Story by Julia Steele
Photos by Elyse Butler
As David Burney and Lida Pigott Burney are well aware, necessity is the mother of invention. Add to that the maxims “Everything old is new again” and “Slow but steady wins the race,” and you get an inkling of why giant tortoises are now roaming a remote corner of Kaua‘i. The innovative Burneys, who between them have seven decades of scientific study in places as far-flung as Kenya and the Mascarene Islands, seven years ago began planting a six-acre plot near Makauwahi Cave, Kaua‘i with native species. The Burneys sought to create a large stock of rare and endangered Hawaiian plants — eighty-three species in all—in the hope of making those plants less rare and endangered. They planted six thousand baby natives, among them kou, ma‘o, koki‘o and lama, and nurtured them fastidiously.
Things have gone extraordinarily well —tiny seedlings have become twelvefoot- tall trees — but along with the thriving things the Burneys wanted came thriving things they didn’t: weeds. So out came the mowers and weed-whackers — and with them a nasty carbon footprint and a constant need for labor.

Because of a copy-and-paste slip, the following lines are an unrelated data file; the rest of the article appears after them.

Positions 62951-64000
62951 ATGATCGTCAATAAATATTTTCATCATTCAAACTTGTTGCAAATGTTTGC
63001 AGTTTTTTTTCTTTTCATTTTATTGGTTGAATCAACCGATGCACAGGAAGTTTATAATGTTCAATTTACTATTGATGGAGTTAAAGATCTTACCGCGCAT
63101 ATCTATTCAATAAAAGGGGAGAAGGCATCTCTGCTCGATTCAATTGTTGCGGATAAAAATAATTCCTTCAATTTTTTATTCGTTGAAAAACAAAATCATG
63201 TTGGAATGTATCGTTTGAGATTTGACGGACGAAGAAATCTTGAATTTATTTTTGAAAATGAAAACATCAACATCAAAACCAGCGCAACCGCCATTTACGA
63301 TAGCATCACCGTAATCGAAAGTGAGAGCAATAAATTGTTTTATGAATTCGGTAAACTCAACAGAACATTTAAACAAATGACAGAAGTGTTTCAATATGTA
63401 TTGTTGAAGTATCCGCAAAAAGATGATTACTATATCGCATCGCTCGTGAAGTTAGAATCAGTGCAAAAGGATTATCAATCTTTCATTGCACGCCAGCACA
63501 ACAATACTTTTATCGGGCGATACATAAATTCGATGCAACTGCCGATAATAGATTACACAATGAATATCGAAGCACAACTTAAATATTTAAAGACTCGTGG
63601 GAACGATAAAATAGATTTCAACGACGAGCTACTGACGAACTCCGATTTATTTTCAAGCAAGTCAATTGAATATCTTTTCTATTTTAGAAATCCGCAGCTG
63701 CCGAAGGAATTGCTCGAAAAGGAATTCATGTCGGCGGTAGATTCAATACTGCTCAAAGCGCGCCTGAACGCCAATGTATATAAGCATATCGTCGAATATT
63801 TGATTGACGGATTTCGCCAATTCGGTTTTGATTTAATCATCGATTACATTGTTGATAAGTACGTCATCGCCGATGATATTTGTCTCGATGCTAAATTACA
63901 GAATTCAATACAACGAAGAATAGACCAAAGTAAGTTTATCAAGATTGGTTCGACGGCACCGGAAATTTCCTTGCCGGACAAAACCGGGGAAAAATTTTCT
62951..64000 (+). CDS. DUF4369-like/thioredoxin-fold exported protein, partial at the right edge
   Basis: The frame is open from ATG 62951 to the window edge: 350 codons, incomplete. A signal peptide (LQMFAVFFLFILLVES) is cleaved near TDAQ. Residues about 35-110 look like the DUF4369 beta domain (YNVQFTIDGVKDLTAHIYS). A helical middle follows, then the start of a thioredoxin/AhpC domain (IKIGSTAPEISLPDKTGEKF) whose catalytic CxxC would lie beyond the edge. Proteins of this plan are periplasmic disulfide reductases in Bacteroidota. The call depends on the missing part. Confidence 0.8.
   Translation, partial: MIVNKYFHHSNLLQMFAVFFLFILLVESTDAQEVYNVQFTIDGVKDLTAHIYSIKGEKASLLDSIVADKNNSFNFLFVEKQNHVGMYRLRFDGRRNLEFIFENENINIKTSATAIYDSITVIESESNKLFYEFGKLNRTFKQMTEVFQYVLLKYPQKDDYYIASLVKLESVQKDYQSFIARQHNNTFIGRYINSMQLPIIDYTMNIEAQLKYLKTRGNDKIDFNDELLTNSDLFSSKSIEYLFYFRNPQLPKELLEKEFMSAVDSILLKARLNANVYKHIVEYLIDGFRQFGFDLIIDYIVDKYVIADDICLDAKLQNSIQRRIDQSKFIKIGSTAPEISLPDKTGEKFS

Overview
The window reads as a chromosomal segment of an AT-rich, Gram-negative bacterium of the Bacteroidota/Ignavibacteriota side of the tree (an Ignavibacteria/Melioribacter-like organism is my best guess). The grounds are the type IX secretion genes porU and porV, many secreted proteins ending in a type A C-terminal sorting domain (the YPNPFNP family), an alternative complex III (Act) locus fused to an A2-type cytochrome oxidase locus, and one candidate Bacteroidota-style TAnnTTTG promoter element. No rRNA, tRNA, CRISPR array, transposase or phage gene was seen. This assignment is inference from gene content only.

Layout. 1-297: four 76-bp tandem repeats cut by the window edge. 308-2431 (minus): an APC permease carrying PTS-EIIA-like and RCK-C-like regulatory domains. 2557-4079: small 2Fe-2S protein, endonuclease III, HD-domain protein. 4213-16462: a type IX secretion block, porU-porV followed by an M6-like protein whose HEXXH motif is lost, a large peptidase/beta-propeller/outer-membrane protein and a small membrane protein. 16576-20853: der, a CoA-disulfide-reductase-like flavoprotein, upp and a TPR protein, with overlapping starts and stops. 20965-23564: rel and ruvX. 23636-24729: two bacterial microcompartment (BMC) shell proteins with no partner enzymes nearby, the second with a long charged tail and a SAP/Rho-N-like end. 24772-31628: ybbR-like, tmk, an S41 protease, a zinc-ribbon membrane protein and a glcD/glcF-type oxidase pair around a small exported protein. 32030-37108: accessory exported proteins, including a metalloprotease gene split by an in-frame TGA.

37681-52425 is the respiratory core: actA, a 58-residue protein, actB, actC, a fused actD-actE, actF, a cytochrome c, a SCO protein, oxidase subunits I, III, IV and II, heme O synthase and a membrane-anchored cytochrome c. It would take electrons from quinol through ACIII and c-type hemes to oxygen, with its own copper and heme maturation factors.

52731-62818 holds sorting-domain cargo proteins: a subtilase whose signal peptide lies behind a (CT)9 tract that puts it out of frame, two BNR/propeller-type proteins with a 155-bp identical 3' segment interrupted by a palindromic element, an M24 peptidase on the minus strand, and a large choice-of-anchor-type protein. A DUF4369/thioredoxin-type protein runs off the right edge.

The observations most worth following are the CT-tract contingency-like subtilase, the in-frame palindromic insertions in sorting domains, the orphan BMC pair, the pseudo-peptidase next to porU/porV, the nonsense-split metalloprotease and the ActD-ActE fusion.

David Burney knew that in the past— in the far distant past, say around the time that man started walking upright — none of these weeds existed in Hawai‘i. Back then, rather than being choked out, Hawaiian plants were more at risk of being nibbled up by the giant flightless geese and ducks that roamed the Islands. To thwart the birds, the plants developed ingenious defenses. Conventional wisdom holds that native Hawaiian plants are delicate, vulnerable beings that evolved without defenses, but that’s not so, says David. What they did was evolve without defenses against mammals. Things with beaks were a different story. For millions of years Hawai‘i was a paradise of birds, and to fend them off, plants evolved fancy tricks like divaricating, wherein a plant splits its branches immediately after coming out of the ground, then splits them again and again and again to model itself into something akin to a bird’s nest. The plant becomes all but impenetrable, and any large creature reaching in to pluck leaves with a beak won’t get far. (Any creature with teeth, of course, can just munch right through.) Native plants had other defenses, too, which included growing a flexible trunk that couldn’t be snapped to the ground and tingeing leaves with a purple pigment that’s hard on the kidneys of birds and reptiles. For eons a symbiosis existed between Hawai‘i’s plants and birds, and everything thrived.